We intend to apply to have our units listed on the Nasdaq on the date of this Report and our Class A ordinary shares and warrants on or promptly after their date of separation. Although after giving effect to the initial public offering we expect to meet, on a pro forma basis, the minimum initial listing standards set forth in the Nasdaq listing standards, we cannot assure you that our securities will be, or will continue to be, listed on the Nasdaq in the future or prior to our initial business combination. In order to continue listing our securities on the Nasdaq prior to our initial business combination, we must maintain certain financial, distribution and share price levels. Generally, we must maintain a minimum market capitalization (generally $2,500,000) and a minimum number of holders of our securities (generally 300 public holders).

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Additionally, our units will not be traded after the completion of our initial business combination and, in connection with our initial business combination, we will be required to demonstrate compliance with the Nasdaq initial listing requirements, which are more rigorous than the Nasdaq continued listing requirements, in order to continue to maintain the listing of our securities on the Nasdaq.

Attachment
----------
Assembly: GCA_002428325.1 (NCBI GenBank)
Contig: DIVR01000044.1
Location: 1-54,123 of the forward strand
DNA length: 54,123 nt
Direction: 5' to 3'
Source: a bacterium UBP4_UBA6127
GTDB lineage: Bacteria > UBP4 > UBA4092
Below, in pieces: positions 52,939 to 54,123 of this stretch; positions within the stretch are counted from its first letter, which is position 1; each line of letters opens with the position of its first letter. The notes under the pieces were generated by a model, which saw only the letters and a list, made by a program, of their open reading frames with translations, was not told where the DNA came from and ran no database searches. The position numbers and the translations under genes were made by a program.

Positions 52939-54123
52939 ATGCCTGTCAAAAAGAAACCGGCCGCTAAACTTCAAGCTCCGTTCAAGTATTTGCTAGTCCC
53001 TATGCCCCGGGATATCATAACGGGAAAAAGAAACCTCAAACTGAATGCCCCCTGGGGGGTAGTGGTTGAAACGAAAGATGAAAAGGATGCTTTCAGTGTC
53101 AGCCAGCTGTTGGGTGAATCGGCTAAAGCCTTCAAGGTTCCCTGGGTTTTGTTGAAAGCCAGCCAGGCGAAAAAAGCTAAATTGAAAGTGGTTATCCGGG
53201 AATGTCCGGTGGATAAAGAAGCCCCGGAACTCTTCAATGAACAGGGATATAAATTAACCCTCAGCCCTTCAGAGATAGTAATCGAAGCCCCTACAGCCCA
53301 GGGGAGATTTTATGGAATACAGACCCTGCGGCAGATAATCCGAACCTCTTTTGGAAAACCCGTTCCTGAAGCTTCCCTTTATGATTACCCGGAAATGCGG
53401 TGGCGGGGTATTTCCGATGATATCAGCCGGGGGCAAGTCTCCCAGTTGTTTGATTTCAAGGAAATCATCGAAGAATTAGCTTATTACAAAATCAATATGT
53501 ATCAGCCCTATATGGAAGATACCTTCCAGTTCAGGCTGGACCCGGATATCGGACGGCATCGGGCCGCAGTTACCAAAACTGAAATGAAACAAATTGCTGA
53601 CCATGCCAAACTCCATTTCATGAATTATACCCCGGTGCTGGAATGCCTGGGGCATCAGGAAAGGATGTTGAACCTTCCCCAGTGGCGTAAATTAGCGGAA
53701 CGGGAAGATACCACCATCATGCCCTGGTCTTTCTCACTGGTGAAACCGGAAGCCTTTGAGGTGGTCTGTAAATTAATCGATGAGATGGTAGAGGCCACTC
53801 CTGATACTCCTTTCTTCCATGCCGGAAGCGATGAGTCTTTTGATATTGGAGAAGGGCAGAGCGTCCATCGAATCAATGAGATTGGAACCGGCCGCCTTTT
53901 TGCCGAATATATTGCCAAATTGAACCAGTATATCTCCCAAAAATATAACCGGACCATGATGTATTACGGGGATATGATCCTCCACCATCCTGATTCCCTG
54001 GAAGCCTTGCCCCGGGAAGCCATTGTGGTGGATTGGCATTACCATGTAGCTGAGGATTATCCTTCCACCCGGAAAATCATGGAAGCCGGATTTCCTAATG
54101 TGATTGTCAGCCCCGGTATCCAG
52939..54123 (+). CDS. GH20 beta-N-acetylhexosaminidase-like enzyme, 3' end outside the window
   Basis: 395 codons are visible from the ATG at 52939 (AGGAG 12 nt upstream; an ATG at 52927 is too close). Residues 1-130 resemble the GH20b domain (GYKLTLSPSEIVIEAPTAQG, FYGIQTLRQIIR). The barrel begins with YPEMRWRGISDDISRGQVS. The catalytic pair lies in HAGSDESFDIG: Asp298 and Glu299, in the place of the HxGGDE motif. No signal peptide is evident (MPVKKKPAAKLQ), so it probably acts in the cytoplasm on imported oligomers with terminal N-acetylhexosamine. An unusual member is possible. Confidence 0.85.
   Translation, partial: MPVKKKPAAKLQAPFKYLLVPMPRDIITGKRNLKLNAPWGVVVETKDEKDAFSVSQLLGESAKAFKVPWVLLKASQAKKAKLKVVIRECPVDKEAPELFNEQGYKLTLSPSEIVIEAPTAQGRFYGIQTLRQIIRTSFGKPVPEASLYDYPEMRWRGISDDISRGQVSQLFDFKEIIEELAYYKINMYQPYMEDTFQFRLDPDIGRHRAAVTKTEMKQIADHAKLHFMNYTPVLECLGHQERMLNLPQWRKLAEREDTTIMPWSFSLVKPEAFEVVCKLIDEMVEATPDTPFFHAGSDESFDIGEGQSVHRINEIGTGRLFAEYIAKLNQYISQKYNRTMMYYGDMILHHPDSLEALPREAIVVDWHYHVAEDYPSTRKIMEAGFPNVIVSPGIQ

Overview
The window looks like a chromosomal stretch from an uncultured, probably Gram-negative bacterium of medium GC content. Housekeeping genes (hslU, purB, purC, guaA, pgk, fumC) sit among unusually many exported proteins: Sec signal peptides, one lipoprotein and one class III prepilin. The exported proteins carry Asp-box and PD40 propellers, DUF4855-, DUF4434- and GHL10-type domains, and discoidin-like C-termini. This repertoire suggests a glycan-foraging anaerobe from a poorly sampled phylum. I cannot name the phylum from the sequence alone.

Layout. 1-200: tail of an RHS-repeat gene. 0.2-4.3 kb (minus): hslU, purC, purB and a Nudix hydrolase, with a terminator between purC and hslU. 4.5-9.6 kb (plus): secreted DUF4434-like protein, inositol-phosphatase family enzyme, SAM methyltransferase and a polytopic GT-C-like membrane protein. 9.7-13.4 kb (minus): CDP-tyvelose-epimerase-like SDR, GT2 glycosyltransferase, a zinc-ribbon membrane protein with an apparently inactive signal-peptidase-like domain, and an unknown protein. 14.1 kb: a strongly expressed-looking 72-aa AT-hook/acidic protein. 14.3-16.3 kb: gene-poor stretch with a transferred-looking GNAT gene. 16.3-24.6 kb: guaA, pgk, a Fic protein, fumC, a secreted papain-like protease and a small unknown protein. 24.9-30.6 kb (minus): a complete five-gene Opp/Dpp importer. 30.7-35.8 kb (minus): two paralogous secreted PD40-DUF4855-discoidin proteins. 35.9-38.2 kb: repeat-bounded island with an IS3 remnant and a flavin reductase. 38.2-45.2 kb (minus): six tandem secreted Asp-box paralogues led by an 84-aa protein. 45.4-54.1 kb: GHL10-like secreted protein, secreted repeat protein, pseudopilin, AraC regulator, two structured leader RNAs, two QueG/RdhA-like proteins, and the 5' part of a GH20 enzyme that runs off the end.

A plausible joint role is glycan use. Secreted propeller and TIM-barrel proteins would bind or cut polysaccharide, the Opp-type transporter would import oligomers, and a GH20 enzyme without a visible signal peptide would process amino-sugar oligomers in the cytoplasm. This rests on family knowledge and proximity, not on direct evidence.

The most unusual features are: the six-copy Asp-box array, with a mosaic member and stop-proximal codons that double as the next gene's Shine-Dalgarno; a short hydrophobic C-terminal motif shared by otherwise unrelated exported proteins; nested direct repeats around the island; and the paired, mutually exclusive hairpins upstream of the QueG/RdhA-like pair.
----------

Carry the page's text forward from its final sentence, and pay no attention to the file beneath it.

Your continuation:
For instance, our stock price would generally be required to be at least $4.00 per share and our stockholders’ equity would generally be required to be at least $5.0 million and we would be required to have a minimum of 300 round lot holders (with at least 50% of such round lot holding securities with a market value of at last $2,500) of our securities. We cannot assure you that we will be able to meet those listing requirements at that time.

If the Nasdaq delists any of our securities from trading on its exchange and we are not able to list our securities on another national securities exchange, we expect such securities could be quoted on an over-the-counter market. If this were to occur, we could face significant material adverse consequences, including:

a limited availability of market quotations for our securities;
reduced liquidity for our securities;
a determination that our Class A ordinary shares are a “penny stock,” which will require brokers trading in our Class A ordinary shares to adhere to more stringent rules and possibly result in a reduced level of trading activity in the secondary trading market for our securities;